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Sgt. Kaylei Curry runs a nonprofit charity for newborns in need and is currently a watch commander at the Combat Center Provost Marshal’s Office. While attached to Marine Corps Helicopter Squadron 1 she worked 21 presidential events. (Official Marine Corps Photo by Cpl. Julio McGraw/Released)

Photo by Cpl. Julio McGraw

What I've Learned: Kaylei Curry

7 Mar 2016 | Story by Cpl. Julio McGraw Marine Corps Air Ground Combat Center Twentynine Palms

TWENTYNINE PALMS, Calif. - Sgt. Kaylei Curry runs a nonprofit charity for newborns in need and is currently a watch commander at the Combat Center Provost Marshal’s Office. While attached to Marine Corps Helicopter Squadron 1 she worked 21 presidential events.

I am a watch commander at the Provost Marshal’s Office where I provide oversight during my given shift.

I originally wanted to join the Army and go to [The United States Military Academy at] West Point, but I was told I couldn’t because I wasn’t doing well academically in high school.

The reason I chose to be a military police officer was because I didn’t want to work a desk job and I wanted to carry a gun every day. When I enlisted, my recruiter said MP would be a good fit for me.

I’ve been in the Marine Corps for 6 years. After my first enlistment I just stuck with it because it is something I want to do. That’s why I’m pursuing my degree in criminal justice. I’m half way done with my bachelor’s degree in law enforcement administration.

Twentynine Palms is my second duty station. My first was with Marine Corps Helicopter Squadron 1 doing security for Marine 1, the presidential helicopter.

While I was with HMX-1, I worked 21 presidential events where I saluted President Barack Obama and Vice President Joe Biden as they got off the steps of Marine 1, which was really neat.

We did a lot of traveling. I have been to Cambodia, Kuwait, Hawaii, Guam and all over the U.S.

I have started 2 nonprofits. The first was a military non-profit for teenage military daughters. My dad is in the Army National Guard and myself and another girl started it when we were 13. When we turned 18, it officially became a nonprofit.

The Army National Guard sent us out to different armories and bases and we spoke to different teens about deployment. Because my dad deployed so many times, we saw a need for outreach because there weren’t that many youth programs when I was growing up.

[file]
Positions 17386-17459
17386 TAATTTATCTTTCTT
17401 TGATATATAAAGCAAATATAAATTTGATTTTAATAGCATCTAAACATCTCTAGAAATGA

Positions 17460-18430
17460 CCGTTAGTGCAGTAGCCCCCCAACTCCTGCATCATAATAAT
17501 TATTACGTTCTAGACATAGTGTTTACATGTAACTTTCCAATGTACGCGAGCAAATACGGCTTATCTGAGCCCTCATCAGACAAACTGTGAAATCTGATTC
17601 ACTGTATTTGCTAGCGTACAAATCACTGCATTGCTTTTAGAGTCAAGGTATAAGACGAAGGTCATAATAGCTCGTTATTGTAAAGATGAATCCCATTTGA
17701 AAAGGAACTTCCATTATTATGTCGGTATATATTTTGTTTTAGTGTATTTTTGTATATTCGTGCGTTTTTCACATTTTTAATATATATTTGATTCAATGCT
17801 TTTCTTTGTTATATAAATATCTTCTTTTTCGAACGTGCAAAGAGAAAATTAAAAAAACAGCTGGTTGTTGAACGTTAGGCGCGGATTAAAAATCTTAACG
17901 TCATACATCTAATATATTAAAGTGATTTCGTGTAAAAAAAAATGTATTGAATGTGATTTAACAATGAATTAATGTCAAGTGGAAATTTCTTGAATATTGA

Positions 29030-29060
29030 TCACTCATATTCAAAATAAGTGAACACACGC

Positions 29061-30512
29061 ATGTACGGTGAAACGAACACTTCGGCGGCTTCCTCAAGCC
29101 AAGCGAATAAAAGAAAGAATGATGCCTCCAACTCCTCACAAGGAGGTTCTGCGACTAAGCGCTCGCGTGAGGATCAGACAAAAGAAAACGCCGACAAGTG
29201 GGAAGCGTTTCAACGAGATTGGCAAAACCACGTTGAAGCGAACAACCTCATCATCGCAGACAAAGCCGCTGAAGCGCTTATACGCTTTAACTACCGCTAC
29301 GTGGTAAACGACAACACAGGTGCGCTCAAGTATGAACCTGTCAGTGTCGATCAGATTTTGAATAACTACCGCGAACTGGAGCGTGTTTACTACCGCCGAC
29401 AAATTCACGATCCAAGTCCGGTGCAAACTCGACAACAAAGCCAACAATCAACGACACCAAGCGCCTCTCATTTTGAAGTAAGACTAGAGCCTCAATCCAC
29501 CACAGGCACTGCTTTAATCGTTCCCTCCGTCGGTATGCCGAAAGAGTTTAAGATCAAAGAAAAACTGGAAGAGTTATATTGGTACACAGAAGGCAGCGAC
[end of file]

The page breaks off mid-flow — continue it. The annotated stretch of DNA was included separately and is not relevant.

In my opinion, military children grow up faster because instead of having our parents gone on business trips they were off at war, so we had a better sense of what was going on in the world. We used our common background as the basis for that nonprofit.

Although we are the founders of the program, new teens have become the spokespeople for the program.

Right now, I am the chapter director for a local non-profit for newborns in need.

What we do is collect all kinds of baby items, new or used, for families that need it and we deliver the supplies to them.

When I had my son I realized how much money it really takes to have a baby. I could not believe the amount of people everywhere that can barely afford the basic baby essentials.

Being from California, it was sad seeing all the ads on Facebook and Craigslist asking for baby clothes and diapers so I decided to start a chapter.

My garage is full of baby products that were donated. I log everything that comes in and all of the products that we give to people. We log everything to ensure that it gets to the people that truly need it.

I give everything directly to the families. It makes everything better seeing the reactions of the people that you help out.

What I have learned from my time in the Marine Corps is that I can push myself to do things that are outside of my comfort zone. I’m at the point where the little skill sets that I learn add up and that has made me a better-rounded person.

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Marine Corps Air Ground Combat Center Twentynine Palms